A Dance Across The World
When I lived in Bogotá, Colombia, I was closely acquainted with a great artist, Marlene Hoffman. She had a gallery where I showed my art and her employee served a fragrant Orange tea, hand-brewed in a crystal clear teapot. You could see the leaves and buds floating unopened in the water and that vision would make me dream of my childhood where flowers erupted everywhere.
More importantly, Marlene was a highly talented fiber artist and one day in her studio, I saw for the first time baskets and baskets of handspun wool and horse hair, multicolored yarn of alpaca, cashmere, and many more wools from all over the world that she used to weave into her fantastic tapestries. I fell in love. I crawled all over her baskets…internally I raved! Wool and fiber were in my life to stay.
I never realized that countless hands made yarn happen. Hands from a Turkish man may have sheared the sheep, while other hands off the Falkland islands or the highlands in Peru knitted it; the fine yarn from India or Pakistan or China all were nurtured carefully for our delight. Twice a year the sheep were sheared. More did so in Europe. Angora rabbits shed their wool for the shade of red that I crave. Yarn is often a hand to hand connection as if it was spun across the world in an unbroken thread, felted at one point then passed from one person to another and honored along the way.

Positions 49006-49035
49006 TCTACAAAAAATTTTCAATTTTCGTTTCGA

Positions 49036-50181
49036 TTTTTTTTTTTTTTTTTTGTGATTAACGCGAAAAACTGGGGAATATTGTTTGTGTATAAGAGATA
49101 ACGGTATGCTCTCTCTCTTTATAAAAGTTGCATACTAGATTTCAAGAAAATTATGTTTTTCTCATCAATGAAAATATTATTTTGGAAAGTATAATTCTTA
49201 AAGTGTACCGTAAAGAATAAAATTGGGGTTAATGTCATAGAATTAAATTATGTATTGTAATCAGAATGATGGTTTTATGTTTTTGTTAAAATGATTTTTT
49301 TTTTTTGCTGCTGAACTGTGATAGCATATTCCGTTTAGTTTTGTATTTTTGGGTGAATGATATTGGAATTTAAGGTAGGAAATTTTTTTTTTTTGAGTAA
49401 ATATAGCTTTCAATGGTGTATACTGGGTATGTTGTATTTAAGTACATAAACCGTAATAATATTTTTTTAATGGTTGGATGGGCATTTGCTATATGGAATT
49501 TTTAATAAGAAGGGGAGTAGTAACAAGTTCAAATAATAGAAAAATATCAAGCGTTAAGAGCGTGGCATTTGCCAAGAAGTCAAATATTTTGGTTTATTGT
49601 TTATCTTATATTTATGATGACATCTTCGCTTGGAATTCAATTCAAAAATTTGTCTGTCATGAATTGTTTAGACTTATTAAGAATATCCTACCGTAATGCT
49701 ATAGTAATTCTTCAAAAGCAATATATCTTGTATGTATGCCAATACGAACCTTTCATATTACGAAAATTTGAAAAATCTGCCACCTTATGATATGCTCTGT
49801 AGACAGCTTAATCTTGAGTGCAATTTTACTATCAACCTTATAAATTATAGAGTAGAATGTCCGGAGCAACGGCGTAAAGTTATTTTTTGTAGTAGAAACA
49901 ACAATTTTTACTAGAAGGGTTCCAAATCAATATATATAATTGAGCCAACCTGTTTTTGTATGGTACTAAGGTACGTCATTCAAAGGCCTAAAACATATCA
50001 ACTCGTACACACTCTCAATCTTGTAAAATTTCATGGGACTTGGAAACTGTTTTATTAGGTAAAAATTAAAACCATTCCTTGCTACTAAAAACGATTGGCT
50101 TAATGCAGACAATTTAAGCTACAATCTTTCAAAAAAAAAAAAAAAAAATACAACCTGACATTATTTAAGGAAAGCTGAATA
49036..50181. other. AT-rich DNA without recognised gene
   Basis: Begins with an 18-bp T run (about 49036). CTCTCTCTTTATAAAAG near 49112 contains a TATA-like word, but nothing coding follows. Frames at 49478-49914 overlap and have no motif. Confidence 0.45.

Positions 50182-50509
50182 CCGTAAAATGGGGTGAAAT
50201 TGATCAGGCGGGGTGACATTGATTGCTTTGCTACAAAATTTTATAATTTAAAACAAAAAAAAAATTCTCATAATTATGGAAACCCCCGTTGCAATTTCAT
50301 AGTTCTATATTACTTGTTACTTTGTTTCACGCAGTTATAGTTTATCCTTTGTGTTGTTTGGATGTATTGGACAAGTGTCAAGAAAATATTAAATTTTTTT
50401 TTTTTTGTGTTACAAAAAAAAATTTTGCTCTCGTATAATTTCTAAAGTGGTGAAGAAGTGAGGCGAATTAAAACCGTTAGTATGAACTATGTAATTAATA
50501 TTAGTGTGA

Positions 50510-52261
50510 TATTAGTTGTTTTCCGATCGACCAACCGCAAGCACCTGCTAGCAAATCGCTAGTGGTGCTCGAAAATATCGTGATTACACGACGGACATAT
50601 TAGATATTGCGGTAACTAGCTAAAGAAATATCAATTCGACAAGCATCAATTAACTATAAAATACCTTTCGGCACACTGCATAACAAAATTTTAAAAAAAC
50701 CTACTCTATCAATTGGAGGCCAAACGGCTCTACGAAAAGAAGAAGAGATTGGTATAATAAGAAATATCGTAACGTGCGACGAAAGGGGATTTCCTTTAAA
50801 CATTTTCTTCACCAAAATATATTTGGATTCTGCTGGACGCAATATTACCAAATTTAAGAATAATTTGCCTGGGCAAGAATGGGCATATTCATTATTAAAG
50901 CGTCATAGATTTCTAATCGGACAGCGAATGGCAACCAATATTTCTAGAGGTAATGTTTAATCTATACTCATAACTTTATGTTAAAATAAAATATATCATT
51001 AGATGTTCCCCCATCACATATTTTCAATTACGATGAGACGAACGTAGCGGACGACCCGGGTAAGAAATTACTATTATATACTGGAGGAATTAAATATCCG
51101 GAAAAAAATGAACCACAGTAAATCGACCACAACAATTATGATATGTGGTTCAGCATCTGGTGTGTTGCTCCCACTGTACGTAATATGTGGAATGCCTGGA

For a long time, machines have taken over some of the job and give us skeins of acrylic or blends that are very easy to fall in love with.
But these blends do not have the presence of the noble yarn still patiently gathered, spun, died, woven and knitted by many hands. Many animals were led under the sun and stars and herded by knowing dogs or cared for by loving owners to give us yarn.
All over, people work with the soft stuff and it is worn and reworked at times by many generations. Young people, old people and people of all ages in between love it and use it. Unless you are in the field you do not plunge your hands into the yarn; yet you admire it made into garments that attract and seduce you and your skin. Like a friend used to tell me “Some days I have to spin!” I remember many Peruvian highlanders who pierced their precious alpaca’s ears and like long earrings, the wool dangled from them. Quite a sight!
If I extend my body from the Colorado mountains, catch the yarn dangling in the wind, unseen to you, it will dance over the peaks and weave softly many times around the world.
Copyright Micheline Brierre 2010